Safeguarding Belize's Barrier Reef with conservation drones

Jul 24, 2014
Michael Sabal, an official from the Belize Fisheries Department about to deploy a conservation drone. The government of Belize will use drones to enforce fishing regulations over Glover’s Reef Marine Reserve and other marine protected areas in the waters off Belize. Credit: Julio Maaz/Wildlife Conservation Society

Seeking to gain a high-tech edge over illegal fishers, the Government of Belize will use "eyes in the sky" to enforce fishing regulations in the biodiverse Glover's Reef Marine Reserve and other reef systems in what is the first use of conservation drones to monitor marine protected areas.

With technical assistance from the Wildlife Conservation Society, the Belize Fisheries Department initiated a new monitoring program using (i.e. conservation drones) to curtail unsustainable levels of illegal fishing. Besides coastal development, unregulated and unreported fishing are some of the largest threats to Belize's fishing industry.

"Belize has been a leader in the establishment of , including the world-famous Glover's Reef Marine Reserve, but fishing regulations are difficult to enforce on the open sea," said Julio Maaz, Communities Fisheries Coordinator for WCS's Marine Program in Belize. "Drones offer a means of improving the rate of detection of illegal activities at a fraction of the cost required for patrol vessels."

Conservation drones also are being used for wildlife monitoring and for support in the enforcement of terrestrial protected areas. The unmanned aerial vehicles can fly autonomously for over an hour at a time with a range of more than 50 kilometers, and are capable of taking high-resolution photographs and video.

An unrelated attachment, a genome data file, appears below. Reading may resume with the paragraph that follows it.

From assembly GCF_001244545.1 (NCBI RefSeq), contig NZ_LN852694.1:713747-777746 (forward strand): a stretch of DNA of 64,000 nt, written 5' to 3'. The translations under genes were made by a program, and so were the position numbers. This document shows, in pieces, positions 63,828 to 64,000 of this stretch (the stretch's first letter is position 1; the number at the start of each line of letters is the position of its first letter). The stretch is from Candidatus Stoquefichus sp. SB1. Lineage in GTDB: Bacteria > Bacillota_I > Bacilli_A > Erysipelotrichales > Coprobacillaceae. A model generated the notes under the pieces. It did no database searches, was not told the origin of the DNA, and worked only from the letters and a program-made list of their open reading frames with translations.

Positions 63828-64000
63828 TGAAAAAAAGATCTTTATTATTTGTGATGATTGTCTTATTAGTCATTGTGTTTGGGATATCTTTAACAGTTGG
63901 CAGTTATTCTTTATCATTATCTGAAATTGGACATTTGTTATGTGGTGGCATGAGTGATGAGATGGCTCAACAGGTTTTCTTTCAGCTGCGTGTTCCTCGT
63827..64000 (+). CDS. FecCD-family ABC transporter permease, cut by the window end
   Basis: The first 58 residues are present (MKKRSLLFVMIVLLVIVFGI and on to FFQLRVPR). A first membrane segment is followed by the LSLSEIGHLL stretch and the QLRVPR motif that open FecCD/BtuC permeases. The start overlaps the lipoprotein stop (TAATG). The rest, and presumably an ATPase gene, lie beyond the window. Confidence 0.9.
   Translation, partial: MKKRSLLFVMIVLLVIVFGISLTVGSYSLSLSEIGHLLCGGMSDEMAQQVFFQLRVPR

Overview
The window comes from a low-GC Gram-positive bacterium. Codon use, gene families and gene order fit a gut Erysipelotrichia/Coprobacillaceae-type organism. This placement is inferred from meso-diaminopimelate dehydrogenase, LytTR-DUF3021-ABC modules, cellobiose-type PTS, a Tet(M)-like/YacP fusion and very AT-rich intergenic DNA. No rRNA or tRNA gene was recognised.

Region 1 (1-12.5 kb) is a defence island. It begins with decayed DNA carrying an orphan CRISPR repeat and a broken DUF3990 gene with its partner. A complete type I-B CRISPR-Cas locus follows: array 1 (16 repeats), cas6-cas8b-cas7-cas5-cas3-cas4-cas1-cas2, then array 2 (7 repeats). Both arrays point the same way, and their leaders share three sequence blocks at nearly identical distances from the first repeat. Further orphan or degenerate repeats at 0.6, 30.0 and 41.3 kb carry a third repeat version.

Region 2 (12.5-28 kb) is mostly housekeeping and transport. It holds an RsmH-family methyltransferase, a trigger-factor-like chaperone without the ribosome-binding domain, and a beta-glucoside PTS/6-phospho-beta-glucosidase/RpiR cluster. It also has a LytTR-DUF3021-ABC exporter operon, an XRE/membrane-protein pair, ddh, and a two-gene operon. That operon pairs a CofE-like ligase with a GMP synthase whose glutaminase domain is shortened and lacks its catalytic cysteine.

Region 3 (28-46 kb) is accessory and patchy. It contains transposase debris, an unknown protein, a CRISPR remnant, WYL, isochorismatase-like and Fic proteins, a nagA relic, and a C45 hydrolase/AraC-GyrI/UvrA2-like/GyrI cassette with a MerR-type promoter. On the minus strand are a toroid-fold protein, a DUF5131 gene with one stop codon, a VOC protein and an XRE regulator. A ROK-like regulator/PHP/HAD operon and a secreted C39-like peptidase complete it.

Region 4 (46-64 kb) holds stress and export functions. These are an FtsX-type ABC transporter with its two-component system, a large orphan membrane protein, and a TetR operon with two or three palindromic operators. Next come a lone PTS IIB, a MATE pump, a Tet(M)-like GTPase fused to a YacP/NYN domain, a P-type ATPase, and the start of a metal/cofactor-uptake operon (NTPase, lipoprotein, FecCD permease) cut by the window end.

Conservation Drones representative Joseph Douglas assembles a drone during a recent training session for the Belize Fisheries Department. Credit: Julio Maaz/Wildlife Conservation Society

Program participants from WCS, the Belize Fisheries Department, and Conservation Drones.org fully implemented the drone program in early June, following testing that began last July. The drones will enable government officials to remotely locate fishing vessels illegally operating in marine protected areas or in areas with seasonal closures. Once located, patrol vessels can conduct seagoing searches more efficiently.

Drones will also allow government officials to monitor for illegal activities in coastal areas, which are often hidden from view by mangrove forests. Fishers have been known to hide illegal conch catches in these coastal forests.

WCS has also provided key technical support for the government's revision of the National Fisheries Act, expected to be passed later this year. The act includes numerous improvements for the country's legal framework for management, including rights-based reform and an adherence to ecosystem-based standards.

Officials from the Belize Fisheries Department review video taken from the drone after a reconnaissance flight. Credit: Julio Maaz/Wildlife Conservation Society

"This exciting new enforcement tool will help the government and local communities protect their most valuable assets—the fisheries and coral reefs of Belize's coastal waters," said Dr. Caleb McClennen, Executive Director of WCS Marine Conservation. "The world's oceans are in dire need of low cost innovations for improving the cost efficiency and effectiveness of enforcement efforts. This represents an exciting pilot program for Belize, the wider Caribbean, and nearshore marine parks and fisheries around the world."

Explore further: Belize's lobster, conch, and fish populations rebuild in no-take zones

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